Monday 17 December 2012

The new European patent package, SMEs and the solo practitioner

The new package: will
there be anything in it
for small IP firms?
Now that the new European patent package is more or less done and dusted, subject only to possible and unexpected sabotage by the French, German or British governments, the time has come to consider what it all means for solo practitioners and small IP practices.  The European Parliament, the Commission and other "official" supporters of the new measures have all stressed how much benefit will be conferred on small and medium-sized entities -- businesses which have hitherto provided much if not most of the work for small and medium-sized IP practices. Will the new measures leave this happy correlation unchanged?

It's this blogger's guess that, while the patent filing side of things may remain unchanged, when it comes to litigation many SMEs will find themselves driven into the arms of larger IP practices, particularly where the resolution of the dispute is likely to require travel to two or more overseas destinations, as Lord Justice Kitchin indicated could easily be the case in his speech to the CIPA Congress this October.

This blogger feels sad that the recent experience of the modified Patent County Court for England and Wales, with capped costs, streamlined procedures and some scope for cost-saving through the instruction of patent attorney litigators, has come too late to have been considered as a possible template for a small-scale patent resolution forum under the new European regime. He wonder what others think.

Thursday 6 December 2012

The CIPA Journal: It's a Hard Act to Follow

An encounter with Michael Harrison this morning at the excellent Hardwicke Chambers breakfast seminar given by Mark Engleman on Jackson costs, prompted me to pick up my November copy of the CIPA journal - since Michael is now the new editor of this illustrious publication, having taken over from Tibor Gold. If you are a member of CIPA, you will be able to find the journal online here.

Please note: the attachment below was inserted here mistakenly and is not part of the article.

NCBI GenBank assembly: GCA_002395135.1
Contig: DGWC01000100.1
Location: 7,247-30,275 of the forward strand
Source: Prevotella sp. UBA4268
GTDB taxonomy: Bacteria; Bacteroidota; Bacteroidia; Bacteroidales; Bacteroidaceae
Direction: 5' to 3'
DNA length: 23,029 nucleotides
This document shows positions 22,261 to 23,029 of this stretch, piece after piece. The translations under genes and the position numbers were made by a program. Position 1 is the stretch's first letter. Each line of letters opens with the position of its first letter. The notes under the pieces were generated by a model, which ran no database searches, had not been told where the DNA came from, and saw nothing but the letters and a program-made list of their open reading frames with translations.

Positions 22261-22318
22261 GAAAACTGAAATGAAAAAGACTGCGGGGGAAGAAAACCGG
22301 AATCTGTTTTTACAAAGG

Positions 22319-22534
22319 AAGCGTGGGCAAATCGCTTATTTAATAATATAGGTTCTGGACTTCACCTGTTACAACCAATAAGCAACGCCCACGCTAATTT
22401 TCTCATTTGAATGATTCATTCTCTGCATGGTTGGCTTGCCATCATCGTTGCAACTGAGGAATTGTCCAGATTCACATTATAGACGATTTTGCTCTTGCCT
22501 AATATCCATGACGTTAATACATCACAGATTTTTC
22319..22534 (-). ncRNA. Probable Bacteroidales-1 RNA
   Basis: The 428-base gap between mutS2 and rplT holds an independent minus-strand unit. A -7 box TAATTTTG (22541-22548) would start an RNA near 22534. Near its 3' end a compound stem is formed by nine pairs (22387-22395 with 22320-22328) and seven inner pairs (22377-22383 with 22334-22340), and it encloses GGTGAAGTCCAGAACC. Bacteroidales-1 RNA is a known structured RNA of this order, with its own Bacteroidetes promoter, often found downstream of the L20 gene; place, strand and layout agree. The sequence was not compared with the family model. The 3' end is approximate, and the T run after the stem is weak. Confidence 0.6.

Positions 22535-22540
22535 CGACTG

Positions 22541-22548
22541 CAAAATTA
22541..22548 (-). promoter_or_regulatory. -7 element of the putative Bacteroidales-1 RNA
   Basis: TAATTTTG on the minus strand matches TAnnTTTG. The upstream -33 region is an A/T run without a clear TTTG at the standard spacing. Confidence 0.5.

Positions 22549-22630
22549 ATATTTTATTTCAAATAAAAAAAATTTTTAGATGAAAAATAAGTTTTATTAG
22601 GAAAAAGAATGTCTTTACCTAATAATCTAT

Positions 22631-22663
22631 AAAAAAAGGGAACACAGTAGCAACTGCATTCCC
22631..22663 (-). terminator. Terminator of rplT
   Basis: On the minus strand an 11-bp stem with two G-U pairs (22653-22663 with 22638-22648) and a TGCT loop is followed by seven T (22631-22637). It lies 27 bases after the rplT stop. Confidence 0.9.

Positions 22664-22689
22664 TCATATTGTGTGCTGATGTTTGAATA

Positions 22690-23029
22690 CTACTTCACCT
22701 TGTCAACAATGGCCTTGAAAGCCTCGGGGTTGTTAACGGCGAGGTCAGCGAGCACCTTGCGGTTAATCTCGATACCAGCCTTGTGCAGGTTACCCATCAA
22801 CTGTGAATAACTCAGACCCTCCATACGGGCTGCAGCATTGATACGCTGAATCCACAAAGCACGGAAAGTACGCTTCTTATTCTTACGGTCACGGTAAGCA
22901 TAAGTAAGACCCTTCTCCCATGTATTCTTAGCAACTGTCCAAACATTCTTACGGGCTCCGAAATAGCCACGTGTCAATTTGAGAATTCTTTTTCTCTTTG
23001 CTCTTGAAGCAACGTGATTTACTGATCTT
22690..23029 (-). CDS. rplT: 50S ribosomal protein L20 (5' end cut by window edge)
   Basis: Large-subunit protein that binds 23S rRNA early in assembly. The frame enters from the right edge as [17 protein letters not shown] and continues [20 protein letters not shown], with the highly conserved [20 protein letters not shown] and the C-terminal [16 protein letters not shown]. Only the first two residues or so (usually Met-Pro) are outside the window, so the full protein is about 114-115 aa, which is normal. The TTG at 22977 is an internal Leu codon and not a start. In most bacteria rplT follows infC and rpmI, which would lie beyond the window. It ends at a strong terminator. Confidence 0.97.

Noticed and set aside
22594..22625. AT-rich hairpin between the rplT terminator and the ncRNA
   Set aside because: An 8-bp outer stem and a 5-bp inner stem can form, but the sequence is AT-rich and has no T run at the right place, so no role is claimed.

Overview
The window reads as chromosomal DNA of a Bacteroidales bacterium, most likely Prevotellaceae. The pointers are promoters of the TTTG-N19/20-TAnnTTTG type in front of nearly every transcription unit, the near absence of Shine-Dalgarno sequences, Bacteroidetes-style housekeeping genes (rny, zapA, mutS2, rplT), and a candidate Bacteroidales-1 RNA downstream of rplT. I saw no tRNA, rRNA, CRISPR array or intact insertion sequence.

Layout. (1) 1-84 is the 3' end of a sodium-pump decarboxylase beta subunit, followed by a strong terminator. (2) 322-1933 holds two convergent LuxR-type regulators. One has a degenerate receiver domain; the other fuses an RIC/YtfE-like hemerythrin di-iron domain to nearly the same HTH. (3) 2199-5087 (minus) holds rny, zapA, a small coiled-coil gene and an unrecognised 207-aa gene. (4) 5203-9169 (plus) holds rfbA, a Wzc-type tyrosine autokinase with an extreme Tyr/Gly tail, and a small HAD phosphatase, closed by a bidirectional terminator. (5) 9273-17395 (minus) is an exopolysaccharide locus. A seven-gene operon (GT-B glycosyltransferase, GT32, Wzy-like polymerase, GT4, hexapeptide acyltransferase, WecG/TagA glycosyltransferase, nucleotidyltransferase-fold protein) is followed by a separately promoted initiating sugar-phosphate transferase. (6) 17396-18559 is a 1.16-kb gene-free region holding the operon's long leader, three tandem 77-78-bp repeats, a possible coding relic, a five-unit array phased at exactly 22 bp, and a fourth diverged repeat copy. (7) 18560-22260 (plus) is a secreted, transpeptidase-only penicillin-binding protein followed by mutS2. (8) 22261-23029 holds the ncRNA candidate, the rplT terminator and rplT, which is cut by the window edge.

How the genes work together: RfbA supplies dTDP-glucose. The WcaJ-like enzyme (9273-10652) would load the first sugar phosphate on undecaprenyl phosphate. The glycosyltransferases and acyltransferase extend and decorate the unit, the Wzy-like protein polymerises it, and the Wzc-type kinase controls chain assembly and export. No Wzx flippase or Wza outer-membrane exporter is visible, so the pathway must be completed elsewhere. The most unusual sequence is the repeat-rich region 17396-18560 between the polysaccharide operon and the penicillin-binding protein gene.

The Editor
So much praise has been heaped on Tibor that Michael will need some encouragement in order to implement modernisation and changes in the journal. However, 10 years is a long time in a publication's life and there is always room for evolution.

The fact that we are looking at the November issue and it is already December suggests that a publication cycle for print is no longer in keeping with the demand for immediate information. Perhaps the time has come for less paper and a companion Internet publication to cover more immediate matters on which the membership need to be consulted or at least aware, such as the not so secret diary or upcoming ECJ cases where CIPA might be encouraged to put in a position

Reducing the number of print editions would save some costs allowing for development of the new online version.

Maybe the time is right to consider making that online version a joint effort with ITMA, or perhaps  making the paper journal of record a joint publication.

It is good that the learned articles that are of value for future students should have a print form. It is also good that these articles should be moderated, fully edited and have enduring quality. There are plenty of prospective authors who want an outlet for their work and I suggested to Michael that liaising with the PR consultants who work with IP firms could well be beneficial in providing new material. Many aspiring authors are rather short of ideas for their articles and I am confident that Michael's wisdom might be exercised in commissioning some pieces that would be valuable for all members of the profession - but with an emphasis on the patent attorney in practice. Casenotes are one thing - and are well covered by exisitng media - but a survey of the case law on a particular topic over a period of time and its relevance to claim drafting, or even the trend taken by a specific judge so that we know how to advise our trademark clients where to put their figleaves, are always excellent article material but they do require the author to undertake some very specific research, so it's always nice to hold a commission for one.

Do give Michael some encouragement to make his mark, innovate and create as only a patent agent can